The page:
Consider: Back in the 1950s and ’60s, people thought it was normal for a family to have one bathroom, or for two or three growing boys to share a bedroom. Well-off people summered in tiny beach cottages on Cape Cod or off the coast of California. Now, many of those cottages have been replaced with bigger houses. Six-room apartments in cities like New York or Chicago have been combined, because upper-middle-class people now think a six-room apartment is too small. Is it wealth? Is it greed? Or are there more subtle things going on?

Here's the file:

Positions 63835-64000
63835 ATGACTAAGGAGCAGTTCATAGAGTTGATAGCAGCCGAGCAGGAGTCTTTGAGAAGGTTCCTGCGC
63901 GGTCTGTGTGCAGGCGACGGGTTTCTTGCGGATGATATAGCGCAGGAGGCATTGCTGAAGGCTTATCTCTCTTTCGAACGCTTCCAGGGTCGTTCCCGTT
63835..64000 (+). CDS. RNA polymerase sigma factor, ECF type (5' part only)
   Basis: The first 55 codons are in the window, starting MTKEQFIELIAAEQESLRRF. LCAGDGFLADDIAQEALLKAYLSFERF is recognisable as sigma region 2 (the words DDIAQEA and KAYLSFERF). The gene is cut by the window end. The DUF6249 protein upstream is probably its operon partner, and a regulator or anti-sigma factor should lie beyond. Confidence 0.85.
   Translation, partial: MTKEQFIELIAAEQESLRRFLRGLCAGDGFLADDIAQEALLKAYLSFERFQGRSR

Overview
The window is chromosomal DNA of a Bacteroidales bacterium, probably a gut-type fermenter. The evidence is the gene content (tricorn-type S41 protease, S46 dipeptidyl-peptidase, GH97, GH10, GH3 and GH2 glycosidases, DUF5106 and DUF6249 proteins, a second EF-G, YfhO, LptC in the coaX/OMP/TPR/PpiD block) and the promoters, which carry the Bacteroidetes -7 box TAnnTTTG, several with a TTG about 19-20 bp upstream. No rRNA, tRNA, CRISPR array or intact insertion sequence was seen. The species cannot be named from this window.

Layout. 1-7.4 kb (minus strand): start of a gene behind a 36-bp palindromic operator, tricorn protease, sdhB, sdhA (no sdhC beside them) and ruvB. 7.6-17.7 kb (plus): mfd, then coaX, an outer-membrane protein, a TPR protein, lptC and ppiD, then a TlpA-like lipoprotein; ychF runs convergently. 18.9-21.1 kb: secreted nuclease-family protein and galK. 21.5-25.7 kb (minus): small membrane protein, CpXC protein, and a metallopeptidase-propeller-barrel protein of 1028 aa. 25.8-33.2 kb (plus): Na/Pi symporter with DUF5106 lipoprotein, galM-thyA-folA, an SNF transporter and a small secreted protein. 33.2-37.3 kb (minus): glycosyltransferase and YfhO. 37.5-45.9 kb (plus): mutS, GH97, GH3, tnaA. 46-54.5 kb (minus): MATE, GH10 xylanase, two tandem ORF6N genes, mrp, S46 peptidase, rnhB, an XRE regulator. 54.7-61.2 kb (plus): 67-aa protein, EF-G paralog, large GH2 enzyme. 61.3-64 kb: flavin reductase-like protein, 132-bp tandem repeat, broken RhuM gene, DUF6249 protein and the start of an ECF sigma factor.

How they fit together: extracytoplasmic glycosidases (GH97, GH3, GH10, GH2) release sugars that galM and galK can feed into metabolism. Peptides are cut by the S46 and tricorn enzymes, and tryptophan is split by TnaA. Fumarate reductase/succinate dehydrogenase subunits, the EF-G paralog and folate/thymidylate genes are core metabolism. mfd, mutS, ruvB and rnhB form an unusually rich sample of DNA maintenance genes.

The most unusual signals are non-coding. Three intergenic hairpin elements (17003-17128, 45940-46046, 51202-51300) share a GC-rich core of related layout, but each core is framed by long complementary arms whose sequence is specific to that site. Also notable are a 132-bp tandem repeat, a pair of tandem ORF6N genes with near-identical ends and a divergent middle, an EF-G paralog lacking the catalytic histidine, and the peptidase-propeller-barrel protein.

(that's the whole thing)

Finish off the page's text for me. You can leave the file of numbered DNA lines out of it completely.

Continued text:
This is extreme wealth. It is also part of the reason housing prices take an ever increasing multiple of median income. Basically people are buying two houses (not just one). Average square footage of single-family homes in the USA: 1950 – 983; 1970 – 1,500; 1990 – 2,080; 2004 – 2,349.